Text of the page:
Eternal Savior Lutheran Church

A member of the Lutheran Church - Missouri Synod

2688 North Park Drive
Lafayette, CO 80026
303-665-6105
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February 22nd, 2012 – Ashes and Joy

“‘Yet even now,’ declares the LORD, ‘return to Me with all your heart, with fasting, with weeping, and with mourning; and rend your hearts and not your garments. Return to the LORD, your God, for He is gracious and merciful, slow to anger, and abounding in steadfast love; and He relents over disaster.’ Who knows whether He will not turn and relent, and leave a blessing behind Him, a grain offering and a drink offering for the LORD your God?” Joel 2:12-14

Devotional Thought For The Day

These verses have been read in Christian churches on Ash Wednesday for several centuries, initiating the season of Lent.  The word “Lent” comes from Old English and signifies the coming of spring, literally the “lengthening” of daylight hours. The season of Lent consists of “forty weekdays lasting from Ash Wednesday to Holy Saturday, observed as a time of penance and fasting commemorating Jesus’ fasting in the wilderness.” [Free Dictionary]

Note the contrast between external observable behavior, and what the LORD God truly desires and invites us to participate in. Real repentance is never a superficial “maneuver” designed to get God off or our backs, like the little child who thinks “I’m sorry” is the magical incantation to avoid punishment but isn’t really sorry at all. No, real repentance is a matter of “rending” one’s heart, a ripping and tearing apart of our inner arrogance, our rebellious sin, our assertion of independence from God, our despising of His Word, our lack of faith and our devotion to immorality. So also the season of Lent is an intense “heart matter,” and it is utterly shameful that people even within the church make it something superficial, an outward religious sham preceded by partying, drunkenness, immorality, and gluttony – with no real changes within, no change of heart.  Lord, have mercy!

Again, such genuine repentance is not principally an external thing, but rather the outward “fasting, weeping, and mourning” only reflect the inner reality of a heart rent in contrition and sorrow over sin, a heart turned to God for forgiveness, mercy, cleansing, and restoration. Nor does such “repenting” earn or merit anything from God – rather it acknowledges utter dependence upon God for gracious mercy, forgiveness and love. It is based in faith and true knowledge of God, that “He is gracious and merciful, slow to anger, and abounding in steadfast love.” So our hearts, though deeply pained in repentance, are comforted and healed with the assurance of God’s gracious mercy and forgiveness, provided for us in the suffering, death, and resurrection of His beloved Son, the Lord Jesus Christ, the Lamb of God Who takes away the sin of the world.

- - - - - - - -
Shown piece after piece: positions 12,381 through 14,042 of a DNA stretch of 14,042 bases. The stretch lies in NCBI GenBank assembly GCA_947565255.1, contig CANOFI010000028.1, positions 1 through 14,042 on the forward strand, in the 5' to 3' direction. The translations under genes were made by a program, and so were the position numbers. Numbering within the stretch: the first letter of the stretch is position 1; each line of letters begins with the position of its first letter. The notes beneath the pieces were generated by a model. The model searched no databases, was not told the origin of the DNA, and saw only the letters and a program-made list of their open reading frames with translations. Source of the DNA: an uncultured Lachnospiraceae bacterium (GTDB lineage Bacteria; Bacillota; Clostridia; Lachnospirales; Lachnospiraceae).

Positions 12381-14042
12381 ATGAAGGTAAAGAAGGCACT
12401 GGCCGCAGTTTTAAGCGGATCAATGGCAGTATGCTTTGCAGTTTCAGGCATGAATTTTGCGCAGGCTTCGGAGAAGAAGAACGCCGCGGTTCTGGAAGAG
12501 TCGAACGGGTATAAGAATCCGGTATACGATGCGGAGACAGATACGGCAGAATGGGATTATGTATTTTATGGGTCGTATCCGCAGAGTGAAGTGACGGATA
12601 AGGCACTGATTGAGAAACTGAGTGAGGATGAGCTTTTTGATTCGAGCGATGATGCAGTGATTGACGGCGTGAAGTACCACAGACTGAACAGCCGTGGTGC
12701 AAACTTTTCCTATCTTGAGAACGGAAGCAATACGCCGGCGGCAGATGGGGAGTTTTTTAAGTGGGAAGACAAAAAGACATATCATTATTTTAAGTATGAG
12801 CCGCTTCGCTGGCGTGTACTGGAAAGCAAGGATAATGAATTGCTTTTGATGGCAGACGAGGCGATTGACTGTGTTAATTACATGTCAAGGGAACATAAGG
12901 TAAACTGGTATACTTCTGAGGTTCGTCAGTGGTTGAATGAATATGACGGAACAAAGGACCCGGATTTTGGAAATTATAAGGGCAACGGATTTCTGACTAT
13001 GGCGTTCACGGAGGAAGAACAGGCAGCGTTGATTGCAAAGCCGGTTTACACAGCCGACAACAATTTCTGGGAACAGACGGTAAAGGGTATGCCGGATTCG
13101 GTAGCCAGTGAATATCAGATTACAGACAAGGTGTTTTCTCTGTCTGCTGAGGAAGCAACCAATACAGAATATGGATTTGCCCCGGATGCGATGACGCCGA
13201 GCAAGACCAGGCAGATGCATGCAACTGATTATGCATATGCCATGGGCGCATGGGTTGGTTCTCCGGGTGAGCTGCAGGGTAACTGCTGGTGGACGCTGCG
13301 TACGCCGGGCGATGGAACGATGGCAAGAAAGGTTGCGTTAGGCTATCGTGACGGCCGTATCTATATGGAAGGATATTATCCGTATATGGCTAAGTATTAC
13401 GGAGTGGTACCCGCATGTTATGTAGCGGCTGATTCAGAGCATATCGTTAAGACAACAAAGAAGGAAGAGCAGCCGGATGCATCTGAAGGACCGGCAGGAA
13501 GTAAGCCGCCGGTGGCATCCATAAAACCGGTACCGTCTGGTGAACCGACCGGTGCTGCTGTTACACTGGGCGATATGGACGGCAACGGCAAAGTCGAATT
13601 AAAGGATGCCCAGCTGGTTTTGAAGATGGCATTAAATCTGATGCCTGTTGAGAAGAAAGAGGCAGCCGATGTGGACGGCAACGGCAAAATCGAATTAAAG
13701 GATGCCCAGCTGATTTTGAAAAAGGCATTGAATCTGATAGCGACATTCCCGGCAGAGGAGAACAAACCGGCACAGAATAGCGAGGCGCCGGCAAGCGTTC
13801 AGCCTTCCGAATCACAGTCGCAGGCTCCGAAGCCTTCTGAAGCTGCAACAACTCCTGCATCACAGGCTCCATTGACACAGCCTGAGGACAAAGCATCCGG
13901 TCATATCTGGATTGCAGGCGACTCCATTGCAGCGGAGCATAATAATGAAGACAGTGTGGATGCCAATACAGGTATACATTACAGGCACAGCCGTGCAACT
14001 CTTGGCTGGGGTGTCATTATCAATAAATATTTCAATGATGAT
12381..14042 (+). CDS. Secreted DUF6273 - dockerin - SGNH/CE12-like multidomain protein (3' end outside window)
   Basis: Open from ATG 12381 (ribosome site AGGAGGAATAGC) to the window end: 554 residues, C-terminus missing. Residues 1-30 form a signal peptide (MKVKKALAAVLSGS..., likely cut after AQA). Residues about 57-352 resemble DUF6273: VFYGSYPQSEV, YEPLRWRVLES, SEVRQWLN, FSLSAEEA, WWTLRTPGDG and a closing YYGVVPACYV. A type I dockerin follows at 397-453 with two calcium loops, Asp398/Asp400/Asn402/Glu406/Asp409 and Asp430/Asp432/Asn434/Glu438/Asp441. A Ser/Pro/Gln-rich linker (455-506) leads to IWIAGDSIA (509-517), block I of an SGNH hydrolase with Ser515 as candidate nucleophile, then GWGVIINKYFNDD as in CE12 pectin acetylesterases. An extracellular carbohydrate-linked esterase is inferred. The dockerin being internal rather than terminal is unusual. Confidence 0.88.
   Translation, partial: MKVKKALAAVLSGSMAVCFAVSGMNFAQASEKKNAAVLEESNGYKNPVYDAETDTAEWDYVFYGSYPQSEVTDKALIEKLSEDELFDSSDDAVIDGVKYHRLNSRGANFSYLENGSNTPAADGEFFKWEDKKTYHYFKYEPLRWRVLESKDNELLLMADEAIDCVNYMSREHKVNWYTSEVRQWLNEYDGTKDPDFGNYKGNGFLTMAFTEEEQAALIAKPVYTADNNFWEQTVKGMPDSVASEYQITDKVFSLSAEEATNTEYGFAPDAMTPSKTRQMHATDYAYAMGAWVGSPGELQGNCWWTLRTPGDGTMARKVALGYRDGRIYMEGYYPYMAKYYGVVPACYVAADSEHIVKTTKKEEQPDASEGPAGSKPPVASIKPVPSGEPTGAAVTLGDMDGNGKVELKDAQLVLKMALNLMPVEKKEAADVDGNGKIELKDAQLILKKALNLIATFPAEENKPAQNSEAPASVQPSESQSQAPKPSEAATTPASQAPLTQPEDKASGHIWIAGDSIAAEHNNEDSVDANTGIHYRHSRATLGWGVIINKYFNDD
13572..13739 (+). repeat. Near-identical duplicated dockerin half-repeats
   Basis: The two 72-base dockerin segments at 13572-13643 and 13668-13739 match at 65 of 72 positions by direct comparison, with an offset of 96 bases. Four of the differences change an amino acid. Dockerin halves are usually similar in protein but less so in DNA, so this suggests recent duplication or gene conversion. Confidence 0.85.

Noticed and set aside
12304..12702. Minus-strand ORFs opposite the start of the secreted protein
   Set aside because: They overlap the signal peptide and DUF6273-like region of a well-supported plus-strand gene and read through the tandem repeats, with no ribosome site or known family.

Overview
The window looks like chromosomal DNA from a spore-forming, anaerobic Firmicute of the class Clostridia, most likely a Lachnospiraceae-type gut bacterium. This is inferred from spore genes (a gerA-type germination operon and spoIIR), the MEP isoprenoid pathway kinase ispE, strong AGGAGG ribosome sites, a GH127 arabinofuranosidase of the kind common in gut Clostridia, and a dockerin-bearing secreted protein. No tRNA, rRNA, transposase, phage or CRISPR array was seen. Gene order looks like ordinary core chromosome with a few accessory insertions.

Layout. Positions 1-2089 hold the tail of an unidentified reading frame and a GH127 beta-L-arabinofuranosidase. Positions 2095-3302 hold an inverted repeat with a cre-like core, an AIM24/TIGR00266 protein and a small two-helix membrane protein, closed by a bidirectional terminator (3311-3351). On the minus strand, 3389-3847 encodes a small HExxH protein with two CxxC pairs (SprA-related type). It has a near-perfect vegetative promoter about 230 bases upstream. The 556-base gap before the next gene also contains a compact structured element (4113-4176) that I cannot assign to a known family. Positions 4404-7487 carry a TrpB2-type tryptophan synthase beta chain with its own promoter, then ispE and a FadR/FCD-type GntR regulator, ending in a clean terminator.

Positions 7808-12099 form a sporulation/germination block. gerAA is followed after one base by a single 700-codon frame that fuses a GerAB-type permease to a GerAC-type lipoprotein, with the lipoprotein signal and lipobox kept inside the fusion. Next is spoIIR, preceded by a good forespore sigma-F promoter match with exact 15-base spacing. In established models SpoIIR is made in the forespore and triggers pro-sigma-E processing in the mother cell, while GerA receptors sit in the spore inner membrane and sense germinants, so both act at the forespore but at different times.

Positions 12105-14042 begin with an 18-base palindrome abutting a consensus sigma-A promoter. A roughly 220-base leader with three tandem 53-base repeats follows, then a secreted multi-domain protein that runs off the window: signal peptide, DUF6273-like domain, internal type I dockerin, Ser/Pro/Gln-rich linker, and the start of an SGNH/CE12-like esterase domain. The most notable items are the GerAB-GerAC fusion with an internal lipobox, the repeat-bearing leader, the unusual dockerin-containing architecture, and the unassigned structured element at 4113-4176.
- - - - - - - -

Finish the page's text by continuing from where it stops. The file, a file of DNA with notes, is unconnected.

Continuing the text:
Some churches practice “the imposition of ashes” on Ash Wednesday, before the divine service. The sign of the cross is made in ashes on people’s foreheads with the words, “Dust thou art, and unto dust shalt thou return,” a recital of God’s own Word of judgment to Adam in the Garden [Gen. 3:19], the pronouncement of the sentence of physical death, reminding us that we too are going the way of all the earth [Josh 23:14]. But then we enter God’s sanctuary and are given God’s glorious promises of gracious mercy, forgiveness, and love – and true to His Word God gives us “a beautiful headdress instead of ashes, the oil of gladness instead of mourning, the garment of praise instead of a faint spirit; that they may be called oaks of righteousness, the planting of the LORD, that He may be glorified” [Is. 61:3], and so our faith and trust in His love is strengthened and our hearts are healed and made strong once again.

I’m not sure there has ever been a time in America, or in other countries around the world, where this invitation from God to real and genuine repentance has been more necessary or poignant. We stand under judgment, and without repentance and faith and renewal of heart and spirit, God’s strong hand must soon fall upon us. The promise of our text, that God “relents over disaster,” is the only hope or comfort that we have, but it is tied to repentance and faith. So let us not only rend our hearts in repentance, and rejoice by faith in the “good news” of forgiveness and mercy, but let us also pray God to grant the same to our fellow citizens, and to people everywhere!

Prayer For The Day

Dear Lord Jesus, touch our hearts and minds that we have inner honesty and integrity, and in view of our sin and guilt, move us to rend our hearts in repentance. Forbid that we engage in superficial and hypocritical outward piety that leaves our hearts untouched and unchanged. Thank You for all that You have done for us to secure forgiveness, redemption, and eternal life for us. Relent, and have mercy, O Lord. Amen.